Effect of penicillamine and zinc on iron metabolism in Wilson's disease

Valentina Medici, Vincenza Di Leo, Francesca Lamboglia, Christopher Bowlus, Szu Ching Tseng, Renata D'Incà, Paola Irato, Patrizia Burra, Diego Martines, Giacomo C. Sturniolo

Research output: Contribution to journalArticlepeer-review

21 Scopus citations

Abstract

Objective. The physiology of iron metabolism in Wilson's disease is largely unknown, and there is a paucity of data on the real presence and progression of iron accumulation. The purpose of this study was to assess the iron metabolism parameters, including hepatic iron concentration, in follow-up liver biopsies and serum, and urinary pro-hepcidin. Material and methods. Twenty-three Wilson's disease patients undergoing long-term treatment were enrolled in the study. Results. Hepatic iron content was significantly increased in penicillamine-treated patients compared with zinc-treated patients. Serum and urinary pro-hepcidin concentrations were significantly higher in Wilson's disease patients than in healthy volunteers, despite a normal biochemical pattern of iron metabolism. Conclusions. Long-term penicillamine treatment seems to be responsible for a more marked iron accumulation in the liver. This observation may justify a revision of long-term Wilson's disease treatment modalities with penicillamine. The finding that serum and urinary pro-hepcidin is significantly increased in Wilson's disease patients compared with healthy volunteers suggests a role for hepcidin in iron metabolism in Wilson's disease, but this needs to be confirmed by a study of hepatic hepcidin expression in these patients.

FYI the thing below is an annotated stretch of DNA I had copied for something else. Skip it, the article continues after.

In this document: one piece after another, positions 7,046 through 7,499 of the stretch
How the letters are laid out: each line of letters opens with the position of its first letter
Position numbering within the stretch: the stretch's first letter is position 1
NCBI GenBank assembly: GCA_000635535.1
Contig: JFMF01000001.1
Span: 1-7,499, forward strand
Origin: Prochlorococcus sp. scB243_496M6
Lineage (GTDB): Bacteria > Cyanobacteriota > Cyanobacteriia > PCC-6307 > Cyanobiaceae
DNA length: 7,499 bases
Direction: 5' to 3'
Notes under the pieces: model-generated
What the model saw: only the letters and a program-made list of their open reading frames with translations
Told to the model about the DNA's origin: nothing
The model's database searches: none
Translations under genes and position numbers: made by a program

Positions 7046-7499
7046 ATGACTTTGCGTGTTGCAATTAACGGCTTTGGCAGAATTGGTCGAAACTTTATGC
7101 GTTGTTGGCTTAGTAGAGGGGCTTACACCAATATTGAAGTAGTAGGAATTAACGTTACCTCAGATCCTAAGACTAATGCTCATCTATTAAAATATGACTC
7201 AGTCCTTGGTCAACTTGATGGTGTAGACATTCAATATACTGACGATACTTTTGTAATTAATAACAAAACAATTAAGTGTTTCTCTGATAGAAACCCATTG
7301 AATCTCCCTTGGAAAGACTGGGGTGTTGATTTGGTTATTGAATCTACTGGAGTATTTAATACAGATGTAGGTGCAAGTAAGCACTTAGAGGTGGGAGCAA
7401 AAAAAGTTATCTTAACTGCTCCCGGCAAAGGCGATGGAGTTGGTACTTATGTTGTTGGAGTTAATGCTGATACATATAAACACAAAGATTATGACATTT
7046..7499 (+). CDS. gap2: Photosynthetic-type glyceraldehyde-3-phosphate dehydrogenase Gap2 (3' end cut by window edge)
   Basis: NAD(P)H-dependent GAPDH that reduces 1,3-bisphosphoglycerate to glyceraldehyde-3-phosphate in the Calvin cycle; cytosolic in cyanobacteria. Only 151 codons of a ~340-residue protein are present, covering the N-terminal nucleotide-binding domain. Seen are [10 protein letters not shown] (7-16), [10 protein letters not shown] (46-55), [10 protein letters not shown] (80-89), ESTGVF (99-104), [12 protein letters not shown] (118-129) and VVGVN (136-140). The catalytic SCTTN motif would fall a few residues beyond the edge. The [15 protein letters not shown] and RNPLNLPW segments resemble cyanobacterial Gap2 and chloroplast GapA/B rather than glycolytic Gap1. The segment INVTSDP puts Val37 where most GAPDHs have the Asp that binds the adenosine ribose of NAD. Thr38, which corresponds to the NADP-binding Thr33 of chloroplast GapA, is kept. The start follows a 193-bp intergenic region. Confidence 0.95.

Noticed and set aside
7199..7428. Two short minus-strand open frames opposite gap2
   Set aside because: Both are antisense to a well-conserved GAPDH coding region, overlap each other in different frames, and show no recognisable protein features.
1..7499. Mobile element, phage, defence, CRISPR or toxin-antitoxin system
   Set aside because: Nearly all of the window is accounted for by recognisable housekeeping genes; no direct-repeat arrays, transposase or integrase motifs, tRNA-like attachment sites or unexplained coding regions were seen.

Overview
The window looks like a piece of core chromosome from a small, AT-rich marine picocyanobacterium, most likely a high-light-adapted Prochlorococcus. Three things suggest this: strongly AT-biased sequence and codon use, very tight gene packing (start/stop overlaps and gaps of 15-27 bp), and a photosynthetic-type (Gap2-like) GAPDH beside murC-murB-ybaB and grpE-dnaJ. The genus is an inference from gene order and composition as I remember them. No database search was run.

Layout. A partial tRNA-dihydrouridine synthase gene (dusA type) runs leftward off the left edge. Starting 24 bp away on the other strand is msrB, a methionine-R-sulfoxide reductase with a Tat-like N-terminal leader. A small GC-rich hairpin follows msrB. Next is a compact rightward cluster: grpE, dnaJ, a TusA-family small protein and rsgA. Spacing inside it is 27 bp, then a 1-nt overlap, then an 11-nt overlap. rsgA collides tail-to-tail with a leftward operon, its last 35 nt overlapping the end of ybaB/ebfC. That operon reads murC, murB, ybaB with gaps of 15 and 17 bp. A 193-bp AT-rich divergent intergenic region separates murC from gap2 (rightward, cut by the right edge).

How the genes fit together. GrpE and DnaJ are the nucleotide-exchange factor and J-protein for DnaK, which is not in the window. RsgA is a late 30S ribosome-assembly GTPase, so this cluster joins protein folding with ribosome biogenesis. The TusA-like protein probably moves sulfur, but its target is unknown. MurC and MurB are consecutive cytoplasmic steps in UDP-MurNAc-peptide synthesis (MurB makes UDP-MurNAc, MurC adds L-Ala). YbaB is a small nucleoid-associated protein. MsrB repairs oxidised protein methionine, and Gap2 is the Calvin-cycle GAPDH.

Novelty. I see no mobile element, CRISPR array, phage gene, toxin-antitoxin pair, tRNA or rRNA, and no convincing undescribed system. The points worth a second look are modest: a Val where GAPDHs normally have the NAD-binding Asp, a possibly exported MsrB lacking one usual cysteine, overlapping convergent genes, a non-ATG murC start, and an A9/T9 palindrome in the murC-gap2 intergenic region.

Original languageEnglish (US)
Pages (from-to)1495-1500
Number of pages6
JournalScandinavian Journal of Gastroenterology
Volume42
Issue number12
DOIs
StatePublished - 2007

Keywords

  • Copper
  • Hepcidin
  • Iron
  • Wilson's disease

ASJC Scopus subject areas

  • Gastroenterology

Fingerprint Dive into the research topics of 'Effect of penicillamine and zinc on iron metabolism in Wilson's disease'. Together they form a unique fingerprint.

Cite this